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Anti-abortionists upset over defense tactic

Published Oct. 6, 2005

At the beginning of the murder trial against abortion foe Michael Griffin, fellow activists protested abortion. But by the fourth day, they protested Griffin himself.

Quoting the Bible, they carried signs that read, "Thou shalt not bear false witness against thy neighbor."

The protest was indicative of how the trial has turned. Griffin, who initially told authorities that his personal convictions led him to shoot the doctor who performed abortions, has turned against his friends in the movement, going as far as saying another activist pulled the trigger.

He also turned against John Burt, the regional director of Rescue America, who was conducting a demonstration at Pensacola Women's Medical Services the day Dr. David Gunn was shot and killed on his way to work.

"We're trying to get the message across to Michael and his lawyers to stop pointing fingers," said Joni Warrick, who works with Burt and lives at Burt's home for pregnant women. "We're trying to say, if you did it, admit it. This is really unfair."

Inside the courtroom on Thursday the state rested its case with a witness who overheard Griffin tell his wife he killed Gunn.

"He said that he didn't do it for any notoriety or any public recognition," testified jail guard Brenda Fuqua, who sat with the couple during a jailhouse conversation the day after the murder. "He said he killed him because of his beliefs and convictions and if he had to go to jail for the rest of his life to save a baby it would be worth it."

"He also told her that he loved her and he kept telling her not to cry and everything was going to be all right."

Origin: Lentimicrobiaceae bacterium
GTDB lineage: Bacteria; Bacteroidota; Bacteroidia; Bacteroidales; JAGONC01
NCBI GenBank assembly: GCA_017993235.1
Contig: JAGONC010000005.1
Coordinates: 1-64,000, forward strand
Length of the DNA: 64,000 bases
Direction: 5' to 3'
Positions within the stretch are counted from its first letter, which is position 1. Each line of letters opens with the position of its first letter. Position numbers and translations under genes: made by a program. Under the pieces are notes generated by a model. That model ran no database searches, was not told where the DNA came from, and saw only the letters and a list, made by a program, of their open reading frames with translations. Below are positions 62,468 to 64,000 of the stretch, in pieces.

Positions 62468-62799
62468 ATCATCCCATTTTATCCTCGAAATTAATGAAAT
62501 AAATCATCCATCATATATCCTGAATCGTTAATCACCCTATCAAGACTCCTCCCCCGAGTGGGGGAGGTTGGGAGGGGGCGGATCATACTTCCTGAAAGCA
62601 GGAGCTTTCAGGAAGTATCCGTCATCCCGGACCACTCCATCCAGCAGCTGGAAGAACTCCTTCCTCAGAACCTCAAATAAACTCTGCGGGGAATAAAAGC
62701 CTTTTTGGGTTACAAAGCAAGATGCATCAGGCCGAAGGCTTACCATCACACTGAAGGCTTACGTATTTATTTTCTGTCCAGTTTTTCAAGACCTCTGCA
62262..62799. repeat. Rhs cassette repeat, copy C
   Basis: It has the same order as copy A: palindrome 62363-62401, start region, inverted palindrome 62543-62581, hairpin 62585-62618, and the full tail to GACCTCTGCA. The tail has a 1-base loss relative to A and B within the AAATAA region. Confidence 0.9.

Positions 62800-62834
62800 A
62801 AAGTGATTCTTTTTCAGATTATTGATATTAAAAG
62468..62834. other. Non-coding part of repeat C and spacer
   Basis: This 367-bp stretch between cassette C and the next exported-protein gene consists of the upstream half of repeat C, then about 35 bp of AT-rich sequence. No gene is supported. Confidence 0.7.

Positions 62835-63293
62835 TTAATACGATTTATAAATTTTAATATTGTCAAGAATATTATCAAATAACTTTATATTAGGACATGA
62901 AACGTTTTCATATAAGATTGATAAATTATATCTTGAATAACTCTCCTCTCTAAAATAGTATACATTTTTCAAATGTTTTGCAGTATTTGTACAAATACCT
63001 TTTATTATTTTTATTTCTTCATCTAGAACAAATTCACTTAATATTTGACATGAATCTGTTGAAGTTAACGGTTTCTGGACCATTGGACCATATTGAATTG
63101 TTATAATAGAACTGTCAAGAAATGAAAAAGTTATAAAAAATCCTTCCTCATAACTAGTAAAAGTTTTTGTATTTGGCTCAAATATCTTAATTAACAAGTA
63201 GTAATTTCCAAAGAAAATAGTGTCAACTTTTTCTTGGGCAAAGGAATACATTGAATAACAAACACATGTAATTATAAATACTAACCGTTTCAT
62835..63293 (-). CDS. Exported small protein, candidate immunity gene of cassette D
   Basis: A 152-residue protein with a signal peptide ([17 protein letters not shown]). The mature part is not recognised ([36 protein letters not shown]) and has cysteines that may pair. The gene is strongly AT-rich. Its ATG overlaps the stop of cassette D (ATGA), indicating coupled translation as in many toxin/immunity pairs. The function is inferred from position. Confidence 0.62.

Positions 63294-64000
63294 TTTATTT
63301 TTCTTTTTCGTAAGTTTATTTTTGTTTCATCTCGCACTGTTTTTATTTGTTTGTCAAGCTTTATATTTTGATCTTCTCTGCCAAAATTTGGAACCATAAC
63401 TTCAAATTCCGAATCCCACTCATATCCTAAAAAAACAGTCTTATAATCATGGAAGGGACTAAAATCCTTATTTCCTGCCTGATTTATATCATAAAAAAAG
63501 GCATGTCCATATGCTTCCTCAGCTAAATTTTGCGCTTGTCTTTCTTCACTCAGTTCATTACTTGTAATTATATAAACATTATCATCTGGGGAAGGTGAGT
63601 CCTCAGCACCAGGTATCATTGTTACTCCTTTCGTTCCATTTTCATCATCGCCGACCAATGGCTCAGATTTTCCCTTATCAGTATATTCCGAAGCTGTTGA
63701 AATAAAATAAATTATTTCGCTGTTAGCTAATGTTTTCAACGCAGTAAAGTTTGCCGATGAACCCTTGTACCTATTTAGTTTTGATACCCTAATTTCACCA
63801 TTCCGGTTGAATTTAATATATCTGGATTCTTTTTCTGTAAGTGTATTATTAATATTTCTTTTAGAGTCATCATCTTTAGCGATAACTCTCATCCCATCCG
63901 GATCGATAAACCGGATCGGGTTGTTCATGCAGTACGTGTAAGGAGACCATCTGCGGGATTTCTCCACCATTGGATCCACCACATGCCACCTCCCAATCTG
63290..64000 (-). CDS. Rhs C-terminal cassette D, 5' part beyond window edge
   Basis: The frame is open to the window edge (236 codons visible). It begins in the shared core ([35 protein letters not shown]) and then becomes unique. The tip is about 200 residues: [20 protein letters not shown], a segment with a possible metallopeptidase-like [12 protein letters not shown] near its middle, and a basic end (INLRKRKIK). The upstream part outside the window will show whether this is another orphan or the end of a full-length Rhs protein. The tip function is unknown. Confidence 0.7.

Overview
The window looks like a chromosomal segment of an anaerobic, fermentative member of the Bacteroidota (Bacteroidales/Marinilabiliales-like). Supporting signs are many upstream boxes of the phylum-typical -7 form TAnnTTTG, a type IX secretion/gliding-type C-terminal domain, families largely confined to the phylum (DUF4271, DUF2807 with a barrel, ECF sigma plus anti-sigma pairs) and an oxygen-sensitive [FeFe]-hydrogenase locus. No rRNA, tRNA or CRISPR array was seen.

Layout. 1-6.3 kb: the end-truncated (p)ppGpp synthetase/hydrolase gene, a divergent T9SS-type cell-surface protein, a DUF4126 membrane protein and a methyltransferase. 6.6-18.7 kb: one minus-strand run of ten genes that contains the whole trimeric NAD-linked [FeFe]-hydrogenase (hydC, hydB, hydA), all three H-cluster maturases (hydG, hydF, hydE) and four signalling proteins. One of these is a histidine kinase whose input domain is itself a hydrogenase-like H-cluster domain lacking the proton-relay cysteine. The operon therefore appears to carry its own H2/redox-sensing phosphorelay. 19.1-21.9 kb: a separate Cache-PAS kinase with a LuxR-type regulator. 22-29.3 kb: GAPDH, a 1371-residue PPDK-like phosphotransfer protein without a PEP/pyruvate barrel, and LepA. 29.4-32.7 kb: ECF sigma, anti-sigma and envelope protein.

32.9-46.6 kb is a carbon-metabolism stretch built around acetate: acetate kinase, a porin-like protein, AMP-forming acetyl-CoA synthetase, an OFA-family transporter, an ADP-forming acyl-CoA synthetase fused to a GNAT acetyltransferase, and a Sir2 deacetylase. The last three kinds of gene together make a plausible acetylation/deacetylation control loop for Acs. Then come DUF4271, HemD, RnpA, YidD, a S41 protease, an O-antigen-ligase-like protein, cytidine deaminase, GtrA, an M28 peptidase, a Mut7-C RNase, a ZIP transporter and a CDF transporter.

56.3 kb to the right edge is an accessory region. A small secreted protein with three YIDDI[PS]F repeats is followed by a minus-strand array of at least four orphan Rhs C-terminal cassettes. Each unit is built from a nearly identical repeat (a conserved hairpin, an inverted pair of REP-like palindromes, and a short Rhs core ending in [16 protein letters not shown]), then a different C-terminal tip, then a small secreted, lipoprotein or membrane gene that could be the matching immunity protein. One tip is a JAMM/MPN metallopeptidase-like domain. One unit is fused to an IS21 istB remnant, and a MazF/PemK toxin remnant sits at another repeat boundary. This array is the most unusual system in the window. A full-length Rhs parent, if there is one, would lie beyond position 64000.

It was Fuqua's testimony that the defense agreed not to object to in exchange for the state not seeking the death penalty.

Despite testimony from Fuqua and two police officers who said that immediately after Gunn was shot three times in the back, Griffin approached them, confessed and turned himself in, Griffin's attorneys maintain that Griffin is not the killer.

Defense attorney Robert Kerrigan started putting on his case with evidence to try to establish a conspiracy between Burt and a couple of other anti-abortion activists who let Griffin take the fall.

He has suggested that Donnie Gratton, an associate of Burt's, pulled the trigger. Thursday, he questioned witnesses from the women's clinic who said that members of Burt's group had been watching the clinic and stalking Gunn for about five days.

On March 10, 1993, the day of the murder, one witness said, she heard the shots, looked out the window and saw John Burt and Donnie Gratton shaking hands.

Another witness saw Burt in his car at the clinic a few days earlier and the car had an "Execute Abortionists" bumper sticker.

During the state's case, Kerrigan tried to poke holes in expert testimony, pointing out that no fingerprints were found on the gun and there was not enough gun powder residue on Griffin's hands to conclude that he shot a firearm.

The defense also tried to stir doubt that Griffin was the shooter by saying there was no blood splatter on his clothes when there was blood on the gun.

But a blood splatter expert from the Florida Department of Law Enforcement said that blood doesn't splatter when the wound is covered by clothing and that the blood got on the gun while the gun was on the ground near the body.